When we find ourselves confused about something, it’s usually because we don’t know enough. For Alberto Gonzales, it apparently works the other way around. In a new letter to the Senate Judiciary Committee, the embattled attorney general says he understands how people could think his previous testimony has been misleading — especially if they actually know something about the subject matter he was addressing.
Let’s take this from the beginning.
At a Senate Judiciary Committee hearing back in February 2006, Sen. Chuck Schumer asked Gonzales a series of questions about “the NSA program,” including whether then Deputy Attorney General Jim Comey had “expressed grave reservations about the NSA program and at least once refused to give it his blessing.” Gonzales responded by saying that “there has not been any serious disagreement — and I think this is accurate — there has not been any serious disagreement about the program that the president has confirmed. There have been disagreements about other matters regarding operations which I cannot get into … The point I want to make is that, to my knowledge, none of the reservations dealt with the program that we’re talking about today. They dealt with operational capabilities that we’re not talking about today.”
But in May, Comey told the Senate Judiciary Committee that there had, in fact, been a “serious disagreement,” including a hospital-room showdown and threats of resignations among high-ranking officials. The subject of the “serious disagreement” wasn’t immediately clear: It could have been the president’s warrantless wiretapping program — the thing Gonzales calls “the program that the president has confirmed” — or it could have been some other classified intelligence operation.
Gonzales seemed to put that question to rest in early June when he said at a news briefing that Comey’s testimony — and hence, the “serious disagreement” — “related to a highly classified program which the president confirmed to the American people some time ago.” But when Gonzales appeared again before the Senate Judiciary Committee on July 24, he offered the opposite explanation. This time around, he said that the disagreement Comey had described “related to other intelligence activities” and “was not about the terrorist surveillance program that the president confirmed.” Pressed by Schumer to say unequivocally that the disagreement Comey described wasn’t about the president’s Terrorist Surveillance Program, Gonzales hedged repeatedly, then finally said: “It was not. It was about other intelligence activities.”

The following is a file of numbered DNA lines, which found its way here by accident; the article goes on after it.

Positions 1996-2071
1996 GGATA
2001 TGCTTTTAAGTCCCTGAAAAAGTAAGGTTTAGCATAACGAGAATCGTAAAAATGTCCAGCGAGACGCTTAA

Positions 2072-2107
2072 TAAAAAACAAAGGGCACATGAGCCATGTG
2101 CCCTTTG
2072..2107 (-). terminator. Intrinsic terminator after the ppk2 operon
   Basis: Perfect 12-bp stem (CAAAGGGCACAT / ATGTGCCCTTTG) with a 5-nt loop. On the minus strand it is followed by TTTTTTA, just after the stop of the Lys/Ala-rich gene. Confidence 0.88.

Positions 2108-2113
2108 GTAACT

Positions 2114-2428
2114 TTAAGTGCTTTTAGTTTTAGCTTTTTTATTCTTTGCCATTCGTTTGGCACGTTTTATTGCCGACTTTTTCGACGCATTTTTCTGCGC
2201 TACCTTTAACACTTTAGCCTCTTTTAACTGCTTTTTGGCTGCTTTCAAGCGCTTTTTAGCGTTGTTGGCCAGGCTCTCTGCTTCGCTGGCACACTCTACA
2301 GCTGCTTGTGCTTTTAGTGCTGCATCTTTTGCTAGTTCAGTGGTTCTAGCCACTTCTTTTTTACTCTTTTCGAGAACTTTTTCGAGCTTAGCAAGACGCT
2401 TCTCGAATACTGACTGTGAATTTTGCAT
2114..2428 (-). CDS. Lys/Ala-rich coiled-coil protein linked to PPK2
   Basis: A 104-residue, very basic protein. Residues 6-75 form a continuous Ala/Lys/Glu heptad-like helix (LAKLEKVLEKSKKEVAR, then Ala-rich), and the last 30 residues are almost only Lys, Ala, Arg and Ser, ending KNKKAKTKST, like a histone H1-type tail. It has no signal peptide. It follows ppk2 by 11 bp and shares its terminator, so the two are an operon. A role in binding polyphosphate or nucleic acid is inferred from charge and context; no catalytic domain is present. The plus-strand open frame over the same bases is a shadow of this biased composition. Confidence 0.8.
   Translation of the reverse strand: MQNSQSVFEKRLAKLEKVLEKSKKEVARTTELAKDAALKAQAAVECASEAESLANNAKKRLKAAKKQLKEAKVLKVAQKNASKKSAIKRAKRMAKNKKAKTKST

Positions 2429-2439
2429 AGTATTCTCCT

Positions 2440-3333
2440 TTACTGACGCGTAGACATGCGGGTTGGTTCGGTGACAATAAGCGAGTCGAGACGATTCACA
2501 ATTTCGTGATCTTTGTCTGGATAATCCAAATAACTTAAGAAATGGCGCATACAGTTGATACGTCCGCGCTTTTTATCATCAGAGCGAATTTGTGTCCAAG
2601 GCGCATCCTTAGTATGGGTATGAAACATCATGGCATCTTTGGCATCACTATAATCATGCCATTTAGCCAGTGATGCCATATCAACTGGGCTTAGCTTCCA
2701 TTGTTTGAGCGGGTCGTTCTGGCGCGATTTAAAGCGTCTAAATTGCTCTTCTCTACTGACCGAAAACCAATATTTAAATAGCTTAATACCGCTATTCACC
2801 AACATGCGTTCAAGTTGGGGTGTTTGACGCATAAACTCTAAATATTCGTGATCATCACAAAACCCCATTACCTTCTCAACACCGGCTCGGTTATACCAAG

Confused? Well, sure you are: You actually know something about the subject matter being discussed and the various and contradictory ways Gonzales has discussed it. Which brings us back to the letter Gonzales sent to the Senate Judiciary Committee Wednesday evening.
In his letter, Gonzales says he’s “deeply concerned” with “suggestions” that his testimony “may have been misleading,” and then he tries to explain it all away: “I recognize that the use of the term Terrorist Surveillance Program and my shorthand reference to the ‘program’ publicly ‘described by the president’ may have created confusion, particularly for those who are knowledgeable about the NSA activities authorized in the presidential order described by the [director of national intelligence], and who may be accustomed to thinking of them or referring to them together as a single NSA ‘program.’”
Translation, we think: The “NSA program” is actually two secret surveillance programs — or maybe more! — and when Gonzales said that there had been no “serious disagreement” about the “program that the president has confirmed,” he meant only the program that he meant. Which is all well and good, except when we look again at Gonzales’ June 5 characterization of Comey’s testimony as being “related to a highly classified program which the president confirmed to the American people some time ago.” Gonzales has since said that he “misspoke” when he described Comey’s testimony that way. But the funny thing is, FBI Director Robert Mueller has described it pretty much exactly the same way, and he hasn’t said that he did any misspeaking when he did so.
Judiciary Committee chairman Patrick Leahy says he’s going to give Gonzales one more chance to clarify his testimony. “The attorney general’s legalistic explanation of his misleading testimony under oath before the Senate Judiciary Committee last week is not what one should expect from the top law enforcement officer of the United States,” Leahy said in a statement. “It is time for full candor to enforce the law and promote justice, rather than word parsing.”
Leahy’s wrong about that last part: It isn’t time for “full candor” from the attorney general; it’s long past time for it.